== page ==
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Dollar Down as Fading Omicron Fears Boost Investor Risk Appetite
© Reuters.

By Gina Lee

Investing.com – The dollar was down on Friday morning in Asia, with investors towards riskier assets as fears of the omicron COVID-19 variant’s virulence continue to fade.

The that tracks the greenback against a basket of other currencies inched down 0.02% to 96.035 by 10:52 PM ET (3:52 AM GMT).

The pair inched down 0.03% to 114.35, with Japan’s cabinet approving a for the year starting in April 2022. According to the country’s Finance Ministry, Japan plans JPY107.6 trillion yen ($941.26 billion) in overall spending for the year ending March 2023, a 0.9% increase from the current year’s initial budget.

Meanwhile, data released earlier in the day showed that Japan’s grew 0.5% year-on-year in November.

The pair edged down 0.13% to 0.7232 and the pair edged down 0.14% to 0.6815.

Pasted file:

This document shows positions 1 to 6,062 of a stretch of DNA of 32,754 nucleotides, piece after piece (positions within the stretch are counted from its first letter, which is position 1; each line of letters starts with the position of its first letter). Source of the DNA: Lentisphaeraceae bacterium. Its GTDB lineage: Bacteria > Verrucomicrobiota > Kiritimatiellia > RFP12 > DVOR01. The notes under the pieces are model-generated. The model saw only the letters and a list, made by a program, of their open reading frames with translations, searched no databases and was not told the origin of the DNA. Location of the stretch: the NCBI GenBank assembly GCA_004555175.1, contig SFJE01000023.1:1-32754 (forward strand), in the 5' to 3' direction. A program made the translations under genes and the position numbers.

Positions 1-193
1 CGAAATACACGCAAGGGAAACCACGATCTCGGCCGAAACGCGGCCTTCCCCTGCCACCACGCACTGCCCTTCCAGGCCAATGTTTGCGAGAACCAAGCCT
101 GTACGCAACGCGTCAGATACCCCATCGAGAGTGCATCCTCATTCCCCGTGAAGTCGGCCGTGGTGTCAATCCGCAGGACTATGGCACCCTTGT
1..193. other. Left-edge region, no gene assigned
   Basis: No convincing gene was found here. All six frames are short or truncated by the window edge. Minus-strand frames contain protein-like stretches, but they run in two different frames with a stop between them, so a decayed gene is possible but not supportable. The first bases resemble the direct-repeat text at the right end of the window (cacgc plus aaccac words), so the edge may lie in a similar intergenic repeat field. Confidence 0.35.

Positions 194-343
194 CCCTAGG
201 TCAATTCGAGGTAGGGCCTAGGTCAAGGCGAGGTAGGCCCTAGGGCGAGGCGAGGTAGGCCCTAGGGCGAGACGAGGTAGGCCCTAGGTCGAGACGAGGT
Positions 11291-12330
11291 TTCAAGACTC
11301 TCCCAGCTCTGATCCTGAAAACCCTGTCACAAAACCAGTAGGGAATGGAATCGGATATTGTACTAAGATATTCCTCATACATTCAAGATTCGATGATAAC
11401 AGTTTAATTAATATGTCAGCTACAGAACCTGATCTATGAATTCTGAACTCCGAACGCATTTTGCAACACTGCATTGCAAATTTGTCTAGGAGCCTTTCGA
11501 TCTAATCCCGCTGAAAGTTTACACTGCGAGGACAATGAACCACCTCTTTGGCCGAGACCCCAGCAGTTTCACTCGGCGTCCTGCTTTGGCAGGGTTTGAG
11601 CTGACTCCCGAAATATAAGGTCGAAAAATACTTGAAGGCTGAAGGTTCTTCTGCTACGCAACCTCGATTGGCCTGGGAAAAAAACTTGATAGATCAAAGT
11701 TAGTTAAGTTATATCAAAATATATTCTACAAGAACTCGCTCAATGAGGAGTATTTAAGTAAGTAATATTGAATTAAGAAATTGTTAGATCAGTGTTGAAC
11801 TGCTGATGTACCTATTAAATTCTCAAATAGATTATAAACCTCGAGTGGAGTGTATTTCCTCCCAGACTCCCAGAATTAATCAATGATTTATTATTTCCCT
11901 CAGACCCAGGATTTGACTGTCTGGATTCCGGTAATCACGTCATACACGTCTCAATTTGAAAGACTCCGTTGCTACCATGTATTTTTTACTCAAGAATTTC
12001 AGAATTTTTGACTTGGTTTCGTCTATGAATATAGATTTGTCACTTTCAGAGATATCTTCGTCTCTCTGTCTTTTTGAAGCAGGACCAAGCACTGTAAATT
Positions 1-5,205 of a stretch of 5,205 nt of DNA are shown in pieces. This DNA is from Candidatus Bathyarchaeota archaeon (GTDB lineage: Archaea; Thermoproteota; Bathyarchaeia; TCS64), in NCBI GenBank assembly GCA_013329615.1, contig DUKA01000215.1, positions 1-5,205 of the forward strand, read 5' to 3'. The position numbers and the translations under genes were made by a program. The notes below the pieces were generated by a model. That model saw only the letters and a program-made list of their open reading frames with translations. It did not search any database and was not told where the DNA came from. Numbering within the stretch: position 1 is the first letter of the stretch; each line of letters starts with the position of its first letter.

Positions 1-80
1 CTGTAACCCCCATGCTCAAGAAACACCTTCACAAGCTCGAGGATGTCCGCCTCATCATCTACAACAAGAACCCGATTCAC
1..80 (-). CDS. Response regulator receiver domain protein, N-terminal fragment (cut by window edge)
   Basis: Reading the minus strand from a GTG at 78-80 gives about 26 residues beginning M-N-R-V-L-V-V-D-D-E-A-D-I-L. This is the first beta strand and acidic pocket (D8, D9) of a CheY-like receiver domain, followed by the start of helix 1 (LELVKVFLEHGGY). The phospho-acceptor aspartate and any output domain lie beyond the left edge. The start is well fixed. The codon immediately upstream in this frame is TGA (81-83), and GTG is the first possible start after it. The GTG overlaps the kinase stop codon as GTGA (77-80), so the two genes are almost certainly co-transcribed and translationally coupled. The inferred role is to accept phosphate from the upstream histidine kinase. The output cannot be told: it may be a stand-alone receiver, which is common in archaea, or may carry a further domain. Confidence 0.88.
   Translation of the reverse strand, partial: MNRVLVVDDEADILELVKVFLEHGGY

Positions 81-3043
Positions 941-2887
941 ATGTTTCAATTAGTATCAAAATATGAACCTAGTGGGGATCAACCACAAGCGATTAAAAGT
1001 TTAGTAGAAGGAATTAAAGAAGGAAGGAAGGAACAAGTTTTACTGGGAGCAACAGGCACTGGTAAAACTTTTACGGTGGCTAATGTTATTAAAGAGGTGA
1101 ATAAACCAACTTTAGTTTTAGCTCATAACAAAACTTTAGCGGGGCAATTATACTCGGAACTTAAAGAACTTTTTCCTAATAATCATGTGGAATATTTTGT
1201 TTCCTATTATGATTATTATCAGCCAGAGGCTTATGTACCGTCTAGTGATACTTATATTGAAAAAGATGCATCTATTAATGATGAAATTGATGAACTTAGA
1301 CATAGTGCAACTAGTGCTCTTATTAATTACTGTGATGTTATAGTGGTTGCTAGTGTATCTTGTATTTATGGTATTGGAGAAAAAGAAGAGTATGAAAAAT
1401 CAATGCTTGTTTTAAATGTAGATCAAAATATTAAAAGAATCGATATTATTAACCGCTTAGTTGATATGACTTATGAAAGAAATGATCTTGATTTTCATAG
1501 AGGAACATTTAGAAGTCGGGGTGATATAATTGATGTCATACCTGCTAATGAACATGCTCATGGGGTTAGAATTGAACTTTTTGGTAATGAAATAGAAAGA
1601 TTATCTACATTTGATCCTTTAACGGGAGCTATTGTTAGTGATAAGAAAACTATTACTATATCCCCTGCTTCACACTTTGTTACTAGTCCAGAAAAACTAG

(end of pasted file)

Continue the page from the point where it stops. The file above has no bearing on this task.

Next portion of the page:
The pair inched up 0.01% to 6.3702, with the People’s Bank of China setting a weaker-than-forecast yuan fixing, at 6.3692 per dollar, for a record 15th day on Friday. This is the longest period of lower-than-expected yuan fixings since surveys began in 2018, based on instances when the rate is even a fraction below the estimate.

The pair inched up 0.03% to 1.3409.

Volumes were thin ahead of the holidays, with U.S. markets closed and other markets, such as Hong Kong, ending the trading day early.

Investors cheered the U.S. Food and Drug Administration’s emergency use approval for Molnupiravir, Merck & Co . Inc.’s (NYSE:) COVID-19 pill, on Thursday.

A U.K. study that said omicron infections are less likely to lead to hospitalization also boosted sentiment. However, the study added that the variant may still produce a substantial number of serious cases due to its infectiousness.

Meanwhile, a laboratory study showed that two doses and a booster of Sinovac Biotech Ltd.’s vaccine did not produce sufficient levels of neutralizing antibodies to protect against omicron.

Elsewhere in Asia Pacific, authorities locked down the western Chinese city of Xi’an, the biggest such move since the pandemic started in early 2020. The city’s 13 million residents were told to remain in their homes and to designate one person to go out every other day for necessities, in a bid to curb China’s latest COVID-19 outbreak.